Source: Ultrasound in Medicine and Biology - Category: Radiology Authors: Tags: Original Contribution Source Type: research
Authors: Johnston MP, Patel J, Byrne CD Abstract Introduction The pandemic of obesity over the last two decades has triggered a rise in prevalence of non-alcoholic fatty liver disease (NAFLD). NAFLD is associated with liver-related- and cardiovascular complications. Despite this, the first licensed drug for NAFLD is yet to be approved. Given the scale of the problem and unmet needs, there is a myriad of agents in the development pipeline. Areas covered We discuss promising agents in early phase clinical trials and categorize these agents based on their action on steatosis, steatohepatitis and fibrosis. Furthermore,...
Source: Expert Opinion on Investigational Drugs - Category: Drugs & Pharmacology Tags: Expert Opin Investig Drugs Source Type: research
Authors: Westerouen van Meeteren MJ, Drenth JPH, Tjwa ETTL Abstract Introduction: Non-alcoholic fatty liver disease (NAFLD) encompasses a progressive disease phenotype starting from simple steatosis, which can progress to nonalcoholic steatohepatitis (NASH). It is component of the metabolic syndrome with a large impact on mortality in these patients. PPARs are nuclear receptors that regulate lipid and insulin metabolism, two key components in pathophysiology of NAFLD and NASH. Elafibranor acts as an agonist of PPAR-α and PPAR-δ and is currently under development for the treatment of NAFLD. Areas covered...
Source: Expert Opinion on Investigational Drugs - Category: Drugs & Pharmacology Tags: Expert Opin Investig Drugs Source Type: research
Contributors : Sangwon Byun ; Sunmi Seok ; Young-Chae Kim ; Yang Zhang ; Peter Yau ; Naoki Iwamori ; H E Xu ; Matthew J Potthoff ; Jian Ma ; Byron Kemper ; Jongsook K KemperSeries Type : Expression profiling by high throughput sequencingOrganism : Mus musculusAutophagy is essential for cellular survival and energy homeostasis under nutrient deprivation. Despite the emerging importance of nuclear events in autophagy regulation, epigenetic control of autophagy gene transcription remains unclear. Here, we identify Jumonji-D3 (JMJD3/KDM6B) histone demethylase as a key epigenetic activator of hepatic autophagy. Upon fasting-ind...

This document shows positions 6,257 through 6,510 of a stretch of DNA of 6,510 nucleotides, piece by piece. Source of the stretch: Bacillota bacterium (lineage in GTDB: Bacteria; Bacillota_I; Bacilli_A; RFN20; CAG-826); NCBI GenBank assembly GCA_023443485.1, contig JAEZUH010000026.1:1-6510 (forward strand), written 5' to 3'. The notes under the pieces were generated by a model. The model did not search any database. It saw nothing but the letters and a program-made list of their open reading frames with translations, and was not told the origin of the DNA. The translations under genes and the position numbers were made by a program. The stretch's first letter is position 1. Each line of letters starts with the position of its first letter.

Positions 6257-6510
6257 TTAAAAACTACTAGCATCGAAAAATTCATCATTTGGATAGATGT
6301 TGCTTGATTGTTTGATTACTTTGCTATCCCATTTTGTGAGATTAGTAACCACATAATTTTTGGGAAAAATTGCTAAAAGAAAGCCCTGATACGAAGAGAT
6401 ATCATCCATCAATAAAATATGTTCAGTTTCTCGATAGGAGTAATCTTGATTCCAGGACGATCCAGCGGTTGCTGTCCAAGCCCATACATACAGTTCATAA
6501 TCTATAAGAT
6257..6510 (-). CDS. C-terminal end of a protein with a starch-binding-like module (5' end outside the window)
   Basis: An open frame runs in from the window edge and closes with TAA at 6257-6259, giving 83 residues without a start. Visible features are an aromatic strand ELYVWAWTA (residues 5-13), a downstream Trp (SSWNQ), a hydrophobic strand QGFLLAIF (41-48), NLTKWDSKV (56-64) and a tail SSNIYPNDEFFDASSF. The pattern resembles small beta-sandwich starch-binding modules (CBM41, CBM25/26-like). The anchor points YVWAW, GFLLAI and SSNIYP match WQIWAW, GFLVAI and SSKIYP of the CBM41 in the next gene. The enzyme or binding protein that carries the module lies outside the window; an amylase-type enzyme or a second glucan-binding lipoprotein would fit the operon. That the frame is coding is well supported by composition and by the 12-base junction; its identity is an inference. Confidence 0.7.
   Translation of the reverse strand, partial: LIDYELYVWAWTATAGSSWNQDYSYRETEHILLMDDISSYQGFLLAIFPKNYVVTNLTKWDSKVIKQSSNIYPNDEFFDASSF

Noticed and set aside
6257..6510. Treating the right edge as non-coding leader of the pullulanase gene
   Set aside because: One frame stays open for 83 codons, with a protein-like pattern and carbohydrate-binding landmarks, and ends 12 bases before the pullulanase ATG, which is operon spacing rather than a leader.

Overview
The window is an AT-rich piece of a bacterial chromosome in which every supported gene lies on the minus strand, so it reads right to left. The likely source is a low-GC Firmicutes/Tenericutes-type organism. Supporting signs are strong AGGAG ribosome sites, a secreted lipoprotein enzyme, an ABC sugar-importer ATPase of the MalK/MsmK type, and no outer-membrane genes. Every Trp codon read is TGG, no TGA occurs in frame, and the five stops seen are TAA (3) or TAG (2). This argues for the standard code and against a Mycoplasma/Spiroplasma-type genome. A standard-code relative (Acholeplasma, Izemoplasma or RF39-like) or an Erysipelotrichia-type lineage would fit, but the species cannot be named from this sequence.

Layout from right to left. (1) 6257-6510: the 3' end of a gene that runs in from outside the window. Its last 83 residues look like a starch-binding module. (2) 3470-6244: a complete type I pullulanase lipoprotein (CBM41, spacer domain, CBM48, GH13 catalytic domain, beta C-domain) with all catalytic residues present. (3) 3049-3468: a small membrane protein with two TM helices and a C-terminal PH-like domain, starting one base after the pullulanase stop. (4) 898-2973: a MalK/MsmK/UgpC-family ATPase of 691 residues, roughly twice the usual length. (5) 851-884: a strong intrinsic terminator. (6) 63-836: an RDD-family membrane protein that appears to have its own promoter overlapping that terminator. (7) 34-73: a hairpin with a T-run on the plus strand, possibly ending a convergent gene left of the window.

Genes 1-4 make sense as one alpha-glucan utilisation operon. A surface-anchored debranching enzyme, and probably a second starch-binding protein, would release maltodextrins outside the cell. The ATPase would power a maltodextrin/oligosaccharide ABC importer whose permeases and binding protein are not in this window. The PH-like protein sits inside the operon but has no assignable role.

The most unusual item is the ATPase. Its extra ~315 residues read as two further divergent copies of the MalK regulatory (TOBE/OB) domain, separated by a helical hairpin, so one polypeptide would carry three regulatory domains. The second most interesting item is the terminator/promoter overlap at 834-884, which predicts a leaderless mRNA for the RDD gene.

Source: GEO: Gene Expression Omnibus - Category: Genetics & Stem Cells Tags: Expression profiling by high throughput sequencing Mus musculus Source Type: research
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Source: the Mail online | Health - Category: Consumer Health News Source Type: news
Introduction: The development of patient journey for patients with Nonalcoholic fatty liver disease (NAFLD) and non-alcoholic steatohepatitis (NASH) is a current challenge for outpatient liver centers. The early identification of high-risk patients with NAFLD/NASH require multidisciplinary approach in order to assure the appropriate specialistic referral in a personalized model of chronic care program.
Source: Digestive and Liver Disease - Category: Gastroenterology Authors: Tags: P-10 Source Type: research